Interprofessional education and team building are becoming essential parts of preparing tomorrow's healthcare professionals. The new Dell Medical School scheduled to open on the University of Texas at Austin campus in 2016 has stated a commitment to "improving human health through excellence in interprofessional and trans-disciplinary education, research, health care and community involvement." The new medical school will be unique in taking this foundational approach to interprofessional education.


"It's hard to change after years of doing things a certain way, but we're deliberately moving away from our academic silos to provide students with the tools they need to work seamlessly in interprofessional teams," said Gayle Timmerman, associate dean for academic affairs at the School of Nursing and project director of the Health Resources and Services Administration grant. "Health care is complex, and in order to achieve the best outcomes for patients, it's necessary to bring each discipline's unique perspective to the table."


For more information, contact Kathryn Wiley, School of Nursing, 512-471-9908,



I am pleased to acknowledge and CONGRATULATE our California Association of Clinical Nurse Specialists (CACNS) members' numerous achievements.


* CACNS will be holding their annual conference "Changing Healthcare One CNS at a Time" on Oct. 26th at Northbay HealthCare, Fairfield, CA.


* June Franklin, MSN, RN, CNS-Gerontology defended her thesis and completed the requirements for CNS in Gerontology through Point Loma Nazarene University.


* Cecilia Gray, MSN, RN, CNS, CWON has been appointed as the new Treasurer on the NACNS Board.


* Betty Halvorson, RN, MSN, ACNS-BC, MMGT a member of the Safe Patient Handling Committee, presented a poster at the 2nd Annual TMMC Nursing Research and Evidence-Based Practice Symposium at Torrance Memorial Medical Center and received the Most Relevant New Poster Award.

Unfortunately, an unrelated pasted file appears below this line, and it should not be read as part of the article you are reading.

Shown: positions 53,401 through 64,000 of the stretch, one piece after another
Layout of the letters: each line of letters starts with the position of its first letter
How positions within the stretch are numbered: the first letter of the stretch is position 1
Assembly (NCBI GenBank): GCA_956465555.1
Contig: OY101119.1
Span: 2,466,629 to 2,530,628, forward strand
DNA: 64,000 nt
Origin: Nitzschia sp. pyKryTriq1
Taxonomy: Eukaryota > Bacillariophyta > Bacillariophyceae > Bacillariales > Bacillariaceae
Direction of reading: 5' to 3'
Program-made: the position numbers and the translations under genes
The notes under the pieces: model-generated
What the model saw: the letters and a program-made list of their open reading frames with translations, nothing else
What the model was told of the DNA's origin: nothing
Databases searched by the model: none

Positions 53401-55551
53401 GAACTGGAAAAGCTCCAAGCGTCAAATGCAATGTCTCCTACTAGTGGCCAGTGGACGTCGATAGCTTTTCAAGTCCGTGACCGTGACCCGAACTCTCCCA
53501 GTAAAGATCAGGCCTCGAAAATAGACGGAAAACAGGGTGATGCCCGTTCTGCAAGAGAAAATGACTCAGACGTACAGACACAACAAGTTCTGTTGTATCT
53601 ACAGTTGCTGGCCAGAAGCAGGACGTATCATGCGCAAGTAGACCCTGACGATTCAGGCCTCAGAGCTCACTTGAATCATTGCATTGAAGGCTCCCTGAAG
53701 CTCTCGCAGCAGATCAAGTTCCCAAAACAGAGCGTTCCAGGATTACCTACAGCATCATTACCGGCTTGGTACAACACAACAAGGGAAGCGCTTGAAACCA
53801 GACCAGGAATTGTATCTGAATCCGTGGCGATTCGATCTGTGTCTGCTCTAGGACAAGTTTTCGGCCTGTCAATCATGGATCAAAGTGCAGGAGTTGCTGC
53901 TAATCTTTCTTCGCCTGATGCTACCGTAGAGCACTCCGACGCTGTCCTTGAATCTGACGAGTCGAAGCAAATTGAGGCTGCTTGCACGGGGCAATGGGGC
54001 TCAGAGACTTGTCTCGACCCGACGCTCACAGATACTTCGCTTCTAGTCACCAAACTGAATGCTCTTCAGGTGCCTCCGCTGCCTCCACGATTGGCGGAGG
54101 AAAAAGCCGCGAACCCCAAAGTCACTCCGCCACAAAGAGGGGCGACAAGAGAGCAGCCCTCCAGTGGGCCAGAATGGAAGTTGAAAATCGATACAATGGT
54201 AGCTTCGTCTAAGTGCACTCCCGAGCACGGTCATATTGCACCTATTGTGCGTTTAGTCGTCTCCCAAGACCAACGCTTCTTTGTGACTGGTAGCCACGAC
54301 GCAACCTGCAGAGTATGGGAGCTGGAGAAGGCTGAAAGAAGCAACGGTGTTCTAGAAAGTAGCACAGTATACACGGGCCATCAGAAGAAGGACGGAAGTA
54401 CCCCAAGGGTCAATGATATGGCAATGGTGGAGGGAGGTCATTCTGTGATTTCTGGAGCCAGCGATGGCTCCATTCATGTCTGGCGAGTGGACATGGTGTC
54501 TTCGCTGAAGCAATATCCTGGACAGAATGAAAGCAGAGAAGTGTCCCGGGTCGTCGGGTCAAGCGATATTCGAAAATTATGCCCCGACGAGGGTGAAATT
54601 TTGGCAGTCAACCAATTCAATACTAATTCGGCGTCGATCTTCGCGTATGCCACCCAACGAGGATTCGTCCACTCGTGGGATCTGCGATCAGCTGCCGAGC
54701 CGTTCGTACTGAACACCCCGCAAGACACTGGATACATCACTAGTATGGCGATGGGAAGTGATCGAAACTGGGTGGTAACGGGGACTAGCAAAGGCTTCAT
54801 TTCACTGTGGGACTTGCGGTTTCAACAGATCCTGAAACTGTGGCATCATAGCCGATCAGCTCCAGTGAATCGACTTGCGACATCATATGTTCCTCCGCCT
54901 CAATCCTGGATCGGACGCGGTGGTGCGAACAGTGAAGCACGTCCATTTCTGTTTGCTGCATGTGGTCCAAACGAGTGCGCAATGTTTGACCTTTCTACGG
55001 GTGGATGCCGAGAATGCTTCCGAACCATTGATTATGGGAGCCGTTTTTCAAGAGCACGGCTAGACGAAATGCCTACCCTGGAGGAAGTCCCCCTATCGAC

* Jennifer McFarlane, RN, MSN, CNS, CCRN, CNRN, CBN presented her poster, "The Other Central Line Bundle" at the Improvement Science Research Network's annual conference in San Antonio, TX in July 2013.


* Ann Rocha, PhD(c), RN, MSN, CNS-BC a member of the NACNS Conference Steering Committee as well as the Education Committee want to alert members to the annual conference coming up on March 6-8, 2014 in Orlando, Florida. The Education Committee will be hosting a preconference on "Optimizing Educational Partnerships between Schools of Nursing, Clinical Agencies, and Preceptors."'


* Elizabeth Scruth, RN, PhD, MP.H CCNS, CCRN, will be presenting a research poster at the UCSF Research in Action days on October 25th: titled, "Gender and Secondary Risk Assessment following a ST Elevation Myocardial."



Submitted by: Diane Barkas, MSN, RN, ACNS-BC, CCRN



The Northeast Florida Association of Clinical Nurse Specialists meets monthly. We are fortunate to count 2 graduate students from the University of North Florida among our members: Precious Nolasco and Jeremy Ray. Another student member, Kimberly Wright, recently graduated and hopes to sit for certification soon. Two of our members passed the Adult Health Clinical Nurse Specialist certification: Lesia Mooney and Kara Hollins. Kara presently works in MICU, and Lesia was named the Neuro CNS at Mayo Clinic in Florida. Any one interested in attending future meetings may contact Jane Myrick @


Submitted by: Jane A. Myrick, MSN, RN, ACNS-BC



After much hard work by the CNSs of NYS, the CNS title protection bill was signed by the Governor on September 27, 2013. Memos of support were received from the NYS Nurses Association, ANY NY, NY Patient Nurse Alliance, NYS Association of Nurse Anesthetists, Inc, and Nurse Practitioner Association New York State. Special thanks to NACNS chapters Upstate New York and Northeast New York for taking the lead of this most worthwhile project.


Submitted by: Melanie Kalman, RN, CNS, PhD



If you have information you want to share about yourself, your NACNS peers, or your affiliate/affiliate peers, please send the news item to Tanya D. Williams at